Food remains at the top of the basic needs for human being. Despite remarkable success and progress of civilization, science and technology, it is yet not possible to ensure adequate food for all people on the planet. In Bangladesh, although food grain production has tripled over the last 40 years, the production of other major food crops, such as pulses, oilseeds, fruits, vegetables, fish, milk, meat and eggs, which are essential for a diversified and balanced diet, still remains far below the actual requirements. Coupled with the severe levels of malnutrition, 17percent of the population (over 25 million people) survives on less than the minimum 2,122 kcal/person/day. Although access to food has improved, 40 percent of the population still lives below the national poverty line, of which 25 percent suffer from severe poverty. Statistics also demonstrates that 25 percent of the nation’s population has limited availability, access to and consumption of adequate quantities of nutritious food year round. The importance of dietary diversity is therefore significant. The situation is rendered even more complicated by the fact that climate change poses a major challenge to Bangladesh’s food security. Moreover, improves agricultural technologies and natural resource management are essential to achieve food security and improved nutrition, and promote sustainable agriculture for the poor is also a big challenge as well and research shows that climate change will have a massive impact on food production and may jeopardize food security in many regions.
Agriculture is always vulnerable to unfavorable weather events and climatic conditions. Despite technological advancement such as improved crop varieties, expanded irrigation facilities- weather and climate are still key factors in agricultural productivity. It is estimated that temperatures will increase faster that will lead extreme climatic events such as heavier rainfall, cyclones and heat waves in those frequent days to come. It is evident that climate change effects have not only affected agriculture but also it affected the food security, biodiversity, water in coastal resources, and human health. However, in recent years, the frequency of extreme climatic events, such as floods and cyclones has increased worldwide. This is causing havoc to many vulnerable countries and communities particularly in the Least Developed Countries. As Bangladesh is most vulnerable to disasters due to the frequency of extreme climate events, the entire harvest can be wiped out in a matter of hours when disaster hit the country.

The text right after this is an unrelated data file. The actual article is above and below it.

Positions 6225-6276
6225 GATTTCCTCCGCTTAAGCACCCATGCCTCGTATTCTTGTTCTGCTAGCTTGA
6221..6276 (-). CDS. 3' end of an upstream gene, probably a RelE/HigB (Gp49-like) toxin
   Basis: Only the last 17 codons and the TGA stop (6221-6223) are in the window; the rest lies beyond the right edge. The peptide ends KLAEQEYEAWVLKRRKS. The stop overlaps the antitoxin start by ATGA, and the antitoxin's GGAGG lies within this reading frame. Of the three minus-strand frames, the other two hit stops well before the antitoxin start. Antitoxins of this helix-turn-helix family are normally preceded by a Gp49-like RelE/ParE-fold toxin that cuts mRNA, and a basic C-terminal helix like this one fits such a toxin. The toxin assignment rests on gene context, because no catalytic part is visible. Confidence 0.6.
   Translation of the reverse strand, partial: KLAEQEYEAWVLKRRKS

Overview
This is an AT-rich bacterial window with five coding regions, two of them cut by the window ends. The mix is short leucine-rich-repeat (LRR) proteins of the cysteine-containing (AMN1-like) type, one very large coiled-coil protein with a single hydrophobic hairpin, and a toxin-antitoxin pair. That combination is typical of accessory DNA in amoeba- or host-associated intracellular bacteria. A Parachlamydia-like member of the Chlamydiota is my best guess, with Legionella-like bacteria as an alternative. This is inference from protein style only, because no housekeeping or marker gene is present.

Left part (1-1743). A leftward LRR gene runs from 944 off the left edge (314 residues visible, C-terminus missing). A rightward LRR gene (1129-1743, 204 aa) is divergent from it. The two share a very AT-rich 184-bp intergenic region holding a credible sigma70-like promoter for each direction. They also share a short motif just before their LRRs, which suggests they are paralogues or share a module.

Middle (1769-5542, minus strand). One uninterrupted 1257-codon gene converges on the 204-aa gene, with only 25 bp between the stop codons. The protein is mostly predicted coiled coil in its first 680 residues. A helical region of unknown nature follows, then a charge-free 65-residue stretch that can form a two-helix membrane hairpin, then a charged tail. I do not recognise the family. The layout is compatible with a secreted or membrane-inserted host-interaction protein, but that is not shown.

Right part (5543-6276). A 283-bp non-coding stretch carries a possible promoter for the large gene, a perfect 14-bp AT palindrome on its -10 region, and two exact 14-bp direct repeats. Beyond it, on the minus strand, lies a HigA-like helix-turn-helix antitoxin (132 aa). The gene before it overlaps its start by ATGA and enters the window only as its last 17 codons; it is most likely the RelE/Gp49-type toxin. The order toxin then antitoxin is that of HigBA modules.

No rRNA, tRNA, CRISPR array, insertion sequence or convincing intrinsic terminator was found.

The impacts of climate change on agricultural food production are global concerns, and they are very important for Bangladesh. Agriculture in Bangladesh is already under pressure both from huge and increasing demands for food, shortage of agricultural land and water resources depletion. The consequences of global climate change make the issue particularly urgent. In last two decades, an ever-increasing frequency of flood, droughts, salinity, pest and disease intensity, ground water level depletion and variable precipitation is likely being serious problems in agriculture which causes extensive economic damage and impairing livelihood of farmers. Researchers have found that at least one-quarter of the world’s wheat production will be lost to extreme weather from climate change in the coming decades if no adaptation measures are taken. The crop model indicates that in South Asia, average yields in 2050 for crops will decline from 2000 levels by about 50% for wheat, 17% for rice and about 6% for maize because of climate change. Most alarming is that, Bangladesh is one of the most vulnerable countries to climate change in South Asi
Looking forward to…
Agriculture still has been serving as an important engine for economic growth in Bangladesh. As it has deep rooted with our culture and tradition therefore, it is inseparable from rural life. Yet average yields have lagged far behind those in developed countries for decades and the situation is rendered even more complicated by the fact that climate change poses a major challenge to Bangladesh’s agriculture as well as food security.
Bangladesh has recognized climate change as an important issue in food production and attempts are being made to incorporate potential response measures for reducing impacts of climate change into overall development planning process. The issue has also been recognized at the higher political level of the country. Bangladesh has emphasized in research and developed a variety of coping mechanisms at formal and informal levels which has greatly reduced loss of life, crops and property. Still it is important to devise viable strategies and pro-poor policy approaches by integrating climate change, food security and agriculture for reducing climate change vulnerability.
Bangladesh has been in the frontline in fighting against climate change. The local communities have resilience in adapting to the changes, but they need greater adaptive capacity to address emerging and future risks and vulnerability to rapid climate change. Community people need further awareness, right information, new knowledge, resources and technical as well as policy and institutional supports to fight against global climate change which has severe local impacts affecting the food security, lives and livelihood of the common people particularly in the developing countries. It is obvious that good policy should be based on good science and local knowledge which may lead to successful community actions towards climate change risk reduction.